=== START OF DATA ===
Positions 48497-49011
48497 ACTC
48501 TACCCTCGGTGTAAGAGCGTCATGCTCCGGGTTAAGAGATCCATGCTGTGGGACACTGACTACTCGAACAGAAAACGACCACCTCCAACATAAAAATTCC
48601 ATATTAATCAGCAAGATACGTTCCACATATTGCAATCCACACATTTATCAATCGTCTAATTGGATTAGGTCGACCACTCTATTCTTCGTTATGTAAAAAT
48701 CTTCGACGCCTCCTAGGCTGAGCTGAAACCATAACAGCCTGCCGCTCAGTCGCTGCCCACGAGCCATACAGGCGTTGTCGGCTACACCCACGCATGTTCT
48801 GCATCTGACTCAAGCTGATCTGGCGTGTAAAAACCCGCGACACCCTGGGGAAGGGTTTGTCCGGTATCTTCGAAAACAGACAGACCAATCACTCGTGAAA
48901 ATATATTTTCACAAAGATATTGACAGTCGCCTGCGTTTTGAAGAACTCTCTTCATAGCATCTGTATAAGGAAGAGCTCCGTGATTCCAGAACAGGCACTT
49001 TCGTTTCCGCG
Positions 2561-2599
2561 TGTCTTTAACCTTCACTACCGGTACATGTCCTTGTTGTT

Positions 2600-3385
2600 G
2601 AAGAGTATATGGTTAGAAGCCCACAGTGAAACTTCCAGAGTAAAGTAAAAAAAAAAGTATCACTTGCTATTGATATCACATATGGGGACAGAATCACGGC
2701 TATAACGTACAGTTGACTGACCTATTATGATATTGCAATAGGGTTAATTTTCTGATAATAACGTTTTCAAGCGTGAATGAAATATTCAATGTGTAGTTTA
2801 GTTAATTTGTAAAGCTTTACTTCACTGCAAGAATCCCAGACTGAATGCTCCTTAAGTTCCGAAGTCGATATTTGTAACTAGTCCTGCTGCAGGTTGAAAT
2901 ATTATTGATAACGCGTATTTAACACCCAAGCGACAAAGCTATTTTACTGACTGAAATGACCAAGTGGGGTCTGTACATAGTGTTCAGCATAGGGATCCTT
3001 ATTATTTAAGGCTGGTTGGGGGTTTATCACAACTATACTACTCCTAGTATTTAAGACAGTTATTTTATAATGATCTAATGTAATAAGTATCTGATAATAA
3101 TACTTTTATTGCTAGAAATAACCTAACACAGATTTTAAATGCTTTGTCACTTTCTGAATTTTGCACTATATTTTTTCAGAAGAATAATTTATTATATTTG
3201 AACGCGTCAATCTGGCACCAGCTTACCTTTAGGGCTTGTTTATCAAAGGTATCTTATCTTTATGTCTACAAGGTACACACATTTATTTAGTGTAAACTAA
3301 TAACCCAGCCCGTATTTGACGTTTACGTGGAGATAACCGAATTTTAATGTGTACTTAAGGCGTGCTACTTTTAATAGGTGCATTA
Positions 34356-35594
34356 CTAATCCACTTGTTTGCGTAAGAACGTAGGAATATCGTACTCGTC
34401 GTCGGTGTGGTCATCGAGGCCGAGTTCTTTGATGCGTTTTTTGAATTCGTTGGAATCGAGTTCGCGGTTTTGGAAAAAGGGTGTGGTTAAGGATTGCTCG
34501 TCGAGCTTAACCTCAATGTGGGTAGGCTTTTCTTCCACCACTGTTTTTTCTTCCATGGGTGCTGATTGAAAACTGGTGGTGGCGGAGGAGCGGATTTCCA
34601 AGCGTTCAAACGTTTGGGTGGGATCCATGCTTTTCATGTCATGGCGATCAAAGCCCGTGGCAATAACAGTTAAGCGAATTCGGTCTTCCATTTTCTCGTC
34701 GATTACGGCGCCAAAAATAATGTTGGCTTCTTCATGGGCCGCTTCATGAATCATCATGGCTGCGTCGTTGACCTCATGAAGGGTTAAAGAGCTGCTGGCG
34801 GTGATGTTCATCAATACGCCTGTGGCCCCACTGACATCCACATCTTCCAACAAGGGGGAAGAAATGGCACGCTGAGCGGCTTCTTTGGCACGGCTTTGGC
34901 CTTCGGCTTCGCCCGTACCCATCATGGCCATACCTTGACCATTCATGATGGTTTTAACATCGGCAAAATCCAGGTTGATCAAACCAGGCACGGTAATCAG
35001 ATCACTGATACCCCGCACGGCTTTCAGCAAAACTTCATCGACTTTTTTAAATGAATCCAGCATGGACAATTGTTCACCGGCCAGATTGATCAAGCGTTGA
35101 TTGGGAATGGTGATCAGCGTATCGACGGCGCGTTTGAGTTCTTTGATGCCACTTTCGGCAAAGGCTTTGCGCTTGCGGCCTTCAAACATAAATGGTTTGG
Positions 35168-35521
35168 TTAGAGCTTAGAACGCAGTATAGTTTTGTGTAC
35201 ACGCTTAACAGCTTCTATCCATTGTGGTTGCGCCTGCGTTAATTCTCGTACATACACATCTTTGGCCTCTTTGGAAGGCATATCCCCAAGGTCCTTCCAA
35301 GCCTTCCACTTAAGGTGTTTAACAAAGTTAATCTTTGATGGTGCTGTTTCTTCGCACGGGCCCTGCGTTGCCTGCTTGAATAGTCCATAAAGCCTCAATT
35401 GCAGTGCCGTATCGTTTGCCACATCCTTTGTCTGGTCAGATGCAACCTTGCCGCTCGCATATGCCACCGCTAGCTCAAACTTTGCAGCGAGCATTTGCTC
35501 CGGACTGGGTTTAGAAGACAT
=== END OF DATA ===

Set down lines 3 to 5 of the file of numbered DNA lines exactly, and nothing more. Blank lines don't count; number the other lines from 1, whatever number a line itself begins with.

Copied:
48501 TACCCTCGGTGTAAGAGCGTCATGCTCCGGGTTAAGAGATCCATGCTGTGGGACACTGACTACTCGAACAGAAAACGACCACCTCCAACATAAAAATTCC
48601 ATATTAATCAGCAAGATACGTTCCACATATTGCAATCCACACATTTATCAATCGTCTAATTGGATTAGGTCGACCACTCTATTCTTCGTTATGTAAAAAT
48701 CTTCGACGCCTCCTAGGCTGAGCTGAAACCATAACAGCCTGCCGCTCAGTCGCTGCCCACGAGCCATACAGGCGTTGTCGGCTACACCCACGCATGTTCT